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Nat Commun. 2018 Mar 28;9(1):1260. doi: 10.1038/s41467-018-03520-5.

Dedicated photoreceptor pathways in Drosophila larvae mediate navigation by processing either spatial or temporal cues.

Author information

1
Department of Biology, University of Fribourg, 1700, Fribourg, Switzerland.
2
Janelia Research Campus, Howard Hughes Medical Institute, Ashburn, 20147, VA, USA.
3
Department of Zoology, University of Cambridge, CB2 3EJ, Cambridge, UK.
4
Department of Physics and Center for Neural Science, New York University, New York, 10003, NY, USA.
5
Department of Physics and Center for Brain Science, Harvard University, Cambridge, 02138, MA, USA.
6
Department of Biology, University of Fribourg, 1700, Fribourg, Switzerland. simon.sprecher@unifr.ch.

Abstract

To integrate changing environmental cues with high spatial and temporal resolution is critical for animals to orient themselves. Drosophila larvae show an effective motor program to navigate away from light sources. How the larval visual circuit processes light stimuli to control navigational decision remains unknown. The larval visual system is composed of two sensory input channels, Rhodopsin5 (Rh5) and Rhodopsin6 (Rh6) expressing photoreceptors (PRs). We here characterize how spatial and temporal information are used to control navigation. Rh6-PRs are required to perceive temporal changes of light intensity during head casts, while Rh5-PRs are required to control behaviors that allow navigation in response to spatial cues. We characterize how distinct behaviors are modulated and identify parallel acting and converging features of the visual circuit. Functional features of the larval visual circuit highlight the principle of how early in a sensory circuit distinct behaviors may be computed by partly overlapping sensory pathways.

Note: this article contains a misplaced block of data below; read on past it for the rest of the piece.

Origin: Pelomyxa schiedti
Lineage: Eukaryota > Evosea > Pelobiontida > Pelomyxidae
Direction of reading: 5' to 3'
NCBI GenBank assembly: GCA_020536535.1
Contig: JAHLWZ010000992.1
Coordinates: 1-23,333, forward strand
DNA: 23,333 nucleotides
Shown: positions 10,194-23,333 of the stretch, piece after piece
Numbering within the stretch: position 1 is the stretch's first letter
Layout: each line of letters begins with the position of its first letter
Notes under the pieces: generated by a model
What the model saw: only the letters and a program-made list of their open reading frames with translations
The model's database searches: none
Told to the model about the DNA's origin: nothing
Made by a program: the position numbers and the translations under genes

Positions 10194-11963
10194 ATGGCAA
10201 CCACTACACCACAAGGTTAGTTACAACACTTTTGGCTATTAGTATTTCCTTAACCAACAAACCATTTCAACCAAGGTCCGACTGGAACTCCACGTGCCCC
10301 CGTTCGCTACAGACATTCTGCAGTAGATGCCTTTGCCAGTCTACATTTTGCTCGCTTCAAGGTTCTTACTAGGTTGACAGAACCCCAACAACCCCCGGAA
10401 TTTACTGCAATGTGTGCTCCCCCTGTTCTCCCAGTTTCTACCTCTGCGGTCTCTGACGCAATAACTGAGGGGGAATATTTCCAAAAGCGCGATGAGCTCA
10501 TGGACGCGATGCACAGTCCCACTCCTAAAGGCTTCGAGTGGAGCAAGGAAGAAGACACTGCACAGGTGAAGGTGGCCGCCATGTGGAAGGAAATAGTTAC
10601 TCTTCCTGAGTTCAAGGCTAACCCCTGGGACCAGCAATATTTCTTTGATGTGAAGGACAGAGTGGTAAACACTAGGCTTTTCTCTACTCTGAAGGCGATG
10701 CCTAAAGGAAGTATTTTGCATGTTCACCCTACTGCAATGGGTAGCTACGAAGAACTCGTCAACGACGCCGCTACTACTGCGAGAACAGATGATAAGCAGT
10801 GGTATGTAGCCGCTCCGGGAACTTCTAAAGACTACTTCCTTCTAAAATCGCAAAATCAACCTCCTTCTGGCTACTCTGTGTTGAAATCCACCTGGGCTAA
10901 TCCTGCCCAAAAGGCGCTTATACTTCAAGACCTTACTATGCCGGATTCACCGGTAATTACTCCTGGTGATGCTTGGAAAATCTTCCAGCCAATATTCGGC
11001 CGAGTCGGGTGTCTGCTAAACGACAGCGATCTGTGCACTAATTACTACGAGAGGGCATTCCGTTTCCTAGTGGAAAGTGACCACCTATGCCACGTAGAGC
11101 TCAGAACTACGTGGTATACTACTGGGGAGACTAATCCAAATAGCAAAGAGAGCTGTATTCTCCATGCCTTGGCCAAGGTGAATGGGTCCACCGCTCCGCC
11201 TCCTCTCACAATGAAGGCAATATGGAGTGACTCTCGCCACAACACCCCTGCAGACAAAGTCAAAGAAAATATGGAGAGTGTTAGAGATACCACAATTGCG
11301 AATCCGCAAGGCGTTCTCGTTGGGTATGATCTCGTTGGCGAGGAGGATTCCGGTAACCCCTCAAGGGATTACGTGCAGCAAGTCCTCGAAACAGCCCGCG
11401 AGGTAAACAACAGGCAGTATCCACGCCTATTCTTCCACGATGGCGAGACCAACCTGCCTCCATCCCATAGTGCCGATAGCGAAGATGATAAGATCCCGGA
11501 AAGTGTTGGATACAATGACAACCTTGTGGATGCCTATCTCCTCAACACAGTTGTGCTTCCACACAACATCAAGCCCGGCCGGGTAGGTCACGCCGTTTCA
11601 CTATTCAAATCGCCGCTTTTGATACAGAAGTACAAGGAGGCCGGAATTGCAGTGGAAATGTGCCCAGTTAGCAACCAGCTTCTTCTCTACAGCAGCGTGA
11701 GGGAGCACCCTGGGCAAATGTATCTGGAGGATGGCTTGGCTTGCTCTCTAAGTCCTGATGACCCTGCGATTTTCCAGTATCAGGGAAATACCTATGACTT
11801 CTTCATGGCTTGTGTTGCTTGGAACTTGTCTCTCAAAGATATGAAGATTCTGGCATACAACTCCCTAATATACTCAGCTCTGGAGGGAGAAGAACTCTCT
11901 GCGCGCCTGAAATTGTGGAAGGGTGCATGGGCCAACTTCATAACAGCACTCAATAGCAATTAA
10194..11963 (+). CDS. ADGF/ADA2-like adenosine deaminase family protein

PMID:
29593252
PMCID:
PMC5871836
DOI:
10.1038/s41467-018-03520-5
[Indexed for MEDLINE]
Free PMC Article

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